The national Greek television, Ellinikí Radiofonía Tileórasi (ERT), ceased to broadcast on last Tuesday, due to the government’s decision to close down its signal a couple of hours before. Following this unexpected and brutal announcement, the main trade unions and corporations called for a strike on last Thursday.
Although ERT actually keeps broadcasting – via Internet – the decision taken by the Greek Prime minister (also New Democracy’s leader) may spark things off, especially as this is very symbolic for the population who is still experiencing the consequences of an unsuccessful and effective austerity policy. On his side, Samaras justifies his decision by pointing out to an old and corrupted audiovisual service, in spite of the PASOK (the Greek socialist party) and DIMAR who expressed strong reservations as far as Samaras’ quasi-unilateral decision is concerned.
The Greek government’s brutal and quasi-unexpected decision is quite controversial, even if it seems logical according to some political analysts and people insisting on the importance of corruption inside the ex-ERT, which seemed to have become the norm. Jean Quatremer, the French journalist in charge of the European Union for Liberation, gives on his blog a very different point of view and denounces the corporatist influence of an entity made of civil servants close to PASOK or New Democracy. To sum up, and contrary to France Télévisions or the BBC, the Greek audiovisual service independence was purely theoretical and Antonis Samaras did what nobody dared to do so far: dismantling a non-effective and useless public service.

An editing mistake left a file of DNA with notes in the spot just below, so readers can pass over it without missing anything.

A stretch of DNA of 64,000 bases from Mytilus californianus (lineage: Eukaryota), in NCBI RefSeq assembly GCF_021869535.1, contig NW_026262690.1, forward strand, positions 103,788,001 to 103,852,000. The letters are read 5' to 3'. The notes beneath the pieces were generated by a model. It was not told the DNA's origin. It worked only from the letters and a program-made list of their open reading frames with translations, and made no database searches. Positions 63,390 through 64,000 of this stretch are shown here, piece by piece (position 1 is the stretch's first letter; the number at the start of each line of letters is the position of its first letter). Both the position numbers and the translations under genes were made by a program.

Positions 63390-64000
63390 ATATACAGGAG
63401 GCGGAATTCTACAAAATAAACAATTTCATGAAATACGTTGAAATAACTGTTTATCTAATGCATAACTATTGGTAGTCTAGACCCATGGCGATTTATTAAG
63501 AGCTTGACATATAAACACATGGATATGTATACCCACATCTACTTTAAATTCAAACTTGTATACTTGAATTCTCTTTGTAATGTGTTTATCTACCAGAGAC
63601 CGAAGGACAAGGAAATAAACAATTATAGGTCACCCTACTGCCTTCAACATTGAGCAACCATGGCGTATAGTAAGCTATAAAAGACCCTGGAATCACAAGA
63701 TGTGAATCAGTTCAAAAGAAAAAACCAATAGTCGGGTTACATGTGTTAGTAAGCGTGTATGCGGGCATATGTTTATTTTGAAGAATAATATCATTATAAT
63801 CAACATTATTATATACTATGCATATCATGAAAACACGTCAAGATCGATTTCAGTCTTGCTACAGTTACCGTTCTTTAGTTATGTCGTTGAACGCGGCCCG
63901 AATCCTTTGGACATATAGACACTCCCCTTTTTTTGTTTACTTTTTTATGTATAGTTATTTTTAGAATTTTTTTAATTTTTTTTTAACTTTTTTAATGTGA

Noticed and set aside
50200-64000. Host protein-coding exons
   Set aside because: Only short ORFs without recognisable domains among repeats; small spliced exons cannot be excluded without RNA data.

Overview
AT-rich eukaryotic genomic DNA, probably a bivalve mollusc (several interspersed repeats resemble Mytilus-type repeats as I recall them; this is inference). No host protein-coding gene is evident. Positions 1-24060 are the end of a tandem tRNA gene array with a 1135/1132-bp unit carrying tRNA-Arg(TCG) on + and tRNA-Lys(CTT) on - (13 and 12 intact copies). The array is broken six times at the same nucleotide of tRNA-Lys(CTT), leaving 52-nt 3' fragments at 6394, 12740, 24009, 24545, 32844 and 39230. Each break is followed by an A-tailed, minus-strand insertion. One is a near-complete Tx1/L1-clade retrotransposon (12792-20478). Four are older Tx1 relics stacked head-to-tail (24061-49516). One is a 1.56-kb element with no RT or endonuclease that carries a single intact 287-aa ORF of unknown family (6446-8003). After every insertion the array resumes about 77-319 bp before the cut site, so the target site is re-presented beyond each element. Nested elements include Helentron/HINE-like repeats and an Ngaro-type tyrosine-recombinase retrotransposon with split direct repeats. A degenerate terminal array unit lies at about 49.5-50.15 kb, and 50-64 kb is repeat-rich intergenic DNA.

This is also a subtle way to clear the Troika (European Commission, IMF and European Central Bank), immediately accused by some people such as Isabelle Durant, Ecologist Vice-president of the EP, who tackled its illegitimacy and demanded its dismantlement. In fact, it is needed to say the Troika is not directly responsible for the closing down of ERT, even if it highly recommended deep cuts in public services.
In other words, the Greek audiovisual dismantlement seems to be a nice occasion for Antonis Samaras who enjoys the current economic situation of his country to question the civil service, pretty much protected from the crisis so far. What is more, and according to Jean Quatremer, he enjoys charging the Troika and embarrasses PASOK and DIMAR coalition partners who have no interest (especially the Greek socialists) to go in election.
Nonetheless, if Samaras’ decision seems to be habile, it remains very “heavy”. By dismantling the ERT, even if it was corrupted, the Greek ruler tackles a fundamental freedom, which is the right to be informed and to communicate, all the more so as nobody knows really how the future Greek audiovisual service will be made and composed, Antonis Samaras being able to attempt to appoint his friends and faithful people. But the most important is to know whether this brutal decision will have or not a political aftermath, especially for the extremes and other radical groups such as Syriza (the Radical Left) and Golden Dawn (the neo-Nazi party).